GE applies industrial IoT solutions to wind farms, offering a wide range of turbines to suit different wind environments. To make the manufacturing of wind turbines easier and more cost-effective, GE has implemented more than 500,000 Digital Twins. 

Engineers at GE use Digital Twins to configure turbines before they are built. Now, the company has a digital copy of every GE wind turbine on the planet, which gets richer while the physical asset is working.

A connected infrastructure lets clients fully control turbines, monitor their condition, and review the data they gather. On the manufacturer’s side, connected wind farms provide data the company can use to further improve its product.

GE has built an infrastructure of connected wind turbines.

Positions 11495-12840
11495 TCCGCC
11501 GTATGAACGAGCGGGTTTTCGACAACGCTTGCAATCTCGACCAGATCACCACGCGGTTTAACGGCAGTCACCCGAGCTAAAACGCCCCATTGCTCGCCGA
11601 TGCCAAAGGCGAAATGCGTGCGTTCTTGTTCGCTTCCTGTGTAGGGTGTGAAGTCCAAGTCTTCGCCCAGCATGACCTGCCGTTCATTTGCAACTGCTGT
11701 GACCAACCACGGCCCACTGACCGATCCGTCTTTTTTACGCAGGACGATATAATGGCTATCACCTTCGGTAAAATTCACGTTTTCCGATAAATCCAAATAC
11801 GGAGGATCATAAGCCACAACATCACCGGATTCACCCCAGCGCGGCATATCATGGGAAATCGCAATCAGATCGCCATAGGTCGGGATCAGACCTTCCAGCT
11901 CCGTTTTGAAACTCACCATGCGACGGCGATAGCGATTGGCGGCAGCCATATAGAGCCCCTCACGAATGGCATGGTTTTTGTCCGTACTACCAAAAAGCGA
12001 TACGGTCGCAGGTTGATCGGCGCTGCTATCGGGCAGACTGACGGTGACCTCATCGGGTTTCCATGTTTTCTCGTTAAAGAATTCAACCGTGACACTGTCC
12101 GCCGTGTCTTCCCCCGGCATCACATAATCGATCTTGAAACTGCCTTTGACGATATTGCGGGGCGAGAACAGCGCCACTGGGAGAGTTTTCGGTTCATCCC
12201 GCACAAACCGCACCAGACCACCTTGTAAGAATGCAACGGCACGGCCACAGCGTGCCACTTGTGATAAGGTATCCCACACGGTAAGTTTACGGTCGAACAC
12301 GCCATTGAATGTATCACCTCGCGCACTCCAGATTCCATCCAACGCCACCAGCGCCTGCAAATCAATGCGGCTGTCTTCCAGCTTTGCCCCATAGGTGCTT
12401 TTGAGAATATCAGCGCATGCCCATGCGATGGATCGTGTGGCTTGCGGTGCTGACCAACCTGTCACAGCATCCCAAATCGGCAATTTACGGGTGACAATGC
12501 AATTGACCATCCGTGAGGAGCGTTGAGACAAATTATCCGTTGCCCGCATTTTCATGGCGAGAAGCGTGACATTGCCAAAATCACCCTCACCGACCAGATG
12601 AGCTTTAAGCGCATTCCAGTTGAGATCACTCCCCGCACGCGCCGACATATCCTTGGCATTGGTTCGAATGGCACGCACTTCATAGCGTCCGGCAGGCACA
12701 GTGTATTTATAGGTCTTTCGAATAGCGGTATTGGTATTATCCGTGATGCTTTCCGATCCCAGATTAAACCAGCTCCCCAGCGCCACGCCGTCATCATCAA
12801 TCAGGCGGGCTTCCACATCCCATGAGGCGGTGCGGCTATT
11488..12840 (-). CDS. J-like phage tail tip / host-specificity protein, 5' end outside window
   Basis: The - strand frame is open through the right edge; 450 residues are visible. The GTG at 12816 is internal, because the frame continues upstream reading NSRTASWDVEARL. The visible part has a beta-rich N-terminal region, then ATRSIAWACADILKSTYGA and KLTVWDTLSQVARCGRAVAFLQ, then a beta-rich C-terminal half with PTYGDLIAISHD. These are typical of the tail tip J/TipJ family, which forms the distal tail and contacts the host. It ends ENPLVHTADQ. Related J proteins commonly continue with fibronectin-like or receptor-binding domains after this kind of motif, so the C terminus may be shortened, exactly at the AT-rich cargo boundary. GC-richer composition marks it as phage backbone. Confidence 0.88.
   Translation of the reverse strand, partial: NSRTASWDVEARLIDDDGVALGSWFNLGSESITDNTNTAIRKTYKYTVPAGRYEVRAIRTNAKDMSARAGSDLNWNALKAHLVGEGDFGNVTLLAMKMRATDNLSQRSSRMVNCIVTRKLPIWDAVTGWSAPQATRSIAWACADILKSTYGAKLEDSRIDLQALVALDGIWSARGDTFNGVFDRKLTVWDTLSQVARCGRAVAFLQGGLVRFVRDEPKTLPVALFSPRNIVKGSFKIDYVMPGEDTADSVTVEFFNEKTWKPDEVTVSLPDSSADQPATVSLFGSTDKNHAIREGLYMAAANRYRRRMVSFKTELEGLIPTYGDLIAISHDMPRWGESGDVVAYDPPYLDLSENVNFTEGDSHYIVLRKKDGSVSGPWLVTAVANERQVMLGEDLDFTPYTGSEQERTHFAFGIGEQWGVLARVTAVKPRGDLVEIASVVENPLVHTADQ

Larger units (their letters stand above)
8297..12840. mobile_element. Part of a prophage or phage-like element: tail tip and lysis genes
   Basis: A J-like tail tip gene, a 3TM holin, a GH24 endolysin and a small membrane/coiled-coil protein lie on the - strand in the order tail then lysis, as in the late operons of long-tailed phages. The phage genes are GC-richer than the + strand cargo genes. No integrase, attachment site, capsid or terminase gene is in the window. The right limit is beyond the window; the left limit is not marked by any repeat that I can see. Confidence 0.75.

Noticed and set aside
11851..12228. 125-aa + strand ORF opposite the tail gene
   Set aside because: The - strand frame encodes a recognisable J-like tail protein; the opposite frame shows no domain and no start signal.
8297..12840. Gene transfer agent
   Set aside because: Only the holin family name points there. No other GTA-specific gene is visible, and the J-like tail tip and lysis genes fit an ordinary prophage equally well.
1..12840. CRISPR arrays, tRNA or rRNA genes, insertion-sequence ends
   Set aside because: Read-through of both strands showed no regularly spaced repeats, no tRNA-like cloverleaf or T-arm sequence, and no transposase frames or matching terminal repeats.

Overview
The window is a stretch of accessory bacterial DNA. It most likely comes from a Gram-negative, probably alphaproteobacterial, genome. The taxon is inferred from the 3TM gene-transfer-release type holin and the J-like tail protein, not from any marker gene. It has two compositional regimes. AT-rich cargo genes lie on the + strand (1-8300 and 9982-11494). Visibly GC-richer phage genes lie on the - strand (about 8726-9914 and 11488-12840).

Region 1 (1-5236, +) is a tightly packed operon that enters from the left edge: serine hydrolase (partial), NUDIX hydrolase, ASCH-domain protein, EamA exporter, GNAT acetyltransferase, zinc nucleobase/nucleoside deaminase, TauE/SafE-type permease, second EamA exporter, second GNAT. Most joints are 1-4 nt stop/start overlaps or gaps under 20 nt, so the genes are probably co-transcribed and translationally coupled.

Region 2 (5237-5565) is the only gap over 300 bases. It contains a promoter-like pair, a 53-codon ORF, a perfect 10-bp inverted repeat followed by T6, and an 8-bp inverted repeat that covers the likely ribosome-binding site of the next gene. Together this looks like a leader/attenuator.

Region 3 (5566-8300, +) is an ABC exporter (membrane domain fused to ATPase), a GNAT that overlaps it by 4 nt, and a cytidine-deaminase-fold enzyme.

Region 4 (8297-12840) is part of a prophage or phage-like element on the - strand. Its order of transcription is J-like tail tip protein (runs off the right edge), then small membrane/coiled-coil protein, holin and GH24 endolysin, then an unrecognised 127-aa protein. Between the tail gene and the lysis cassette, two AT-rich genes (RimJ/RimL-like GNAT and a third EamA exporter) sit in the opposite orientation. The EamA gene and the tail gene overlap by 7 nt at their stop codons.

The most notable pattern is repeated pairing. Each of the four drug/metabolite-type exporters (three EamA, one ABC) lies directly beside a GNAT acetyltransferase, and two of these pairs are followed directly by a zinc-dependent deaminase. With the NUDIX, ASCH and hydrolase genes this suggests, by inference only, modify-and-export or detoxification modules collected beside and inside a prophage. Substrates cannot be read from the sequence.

Hospitals Improve Diagnosing

Introducing Digital Twin to the workflow can offer many benefits to the healthcare industry. This technology can help optimize the patient flow and allow for monitoring patients’ well-being on a whole new level.

Hospital staff can use sensors the size of a band-aid to monitor patients’ health conditions and send the information to the Digital Twin.

Want to build a Digital Twin solution?

Partner up with us to get a top-notch product.

Aleksandra Golik
Head of Sales
at HQSoftware

IoT healthcare companies believe that hospitals can adopt technology in their operations just as smart factories do. Mixing wireless sensors and analytics will allow healthcare providers to diagnose emergency patients right in the ambulance as they are approaching the hospital.

Fast diagnosis allows for earlier treatment and quicker patient discharge. In addition, some patients can be monitored remotely with the help of wearable devices.

Based on data obtained from wearables, the system can use Artificial Intelligence to diagnose a patient and suggest an effective treatment.

Automotive Industry Boosts Vehicle Performance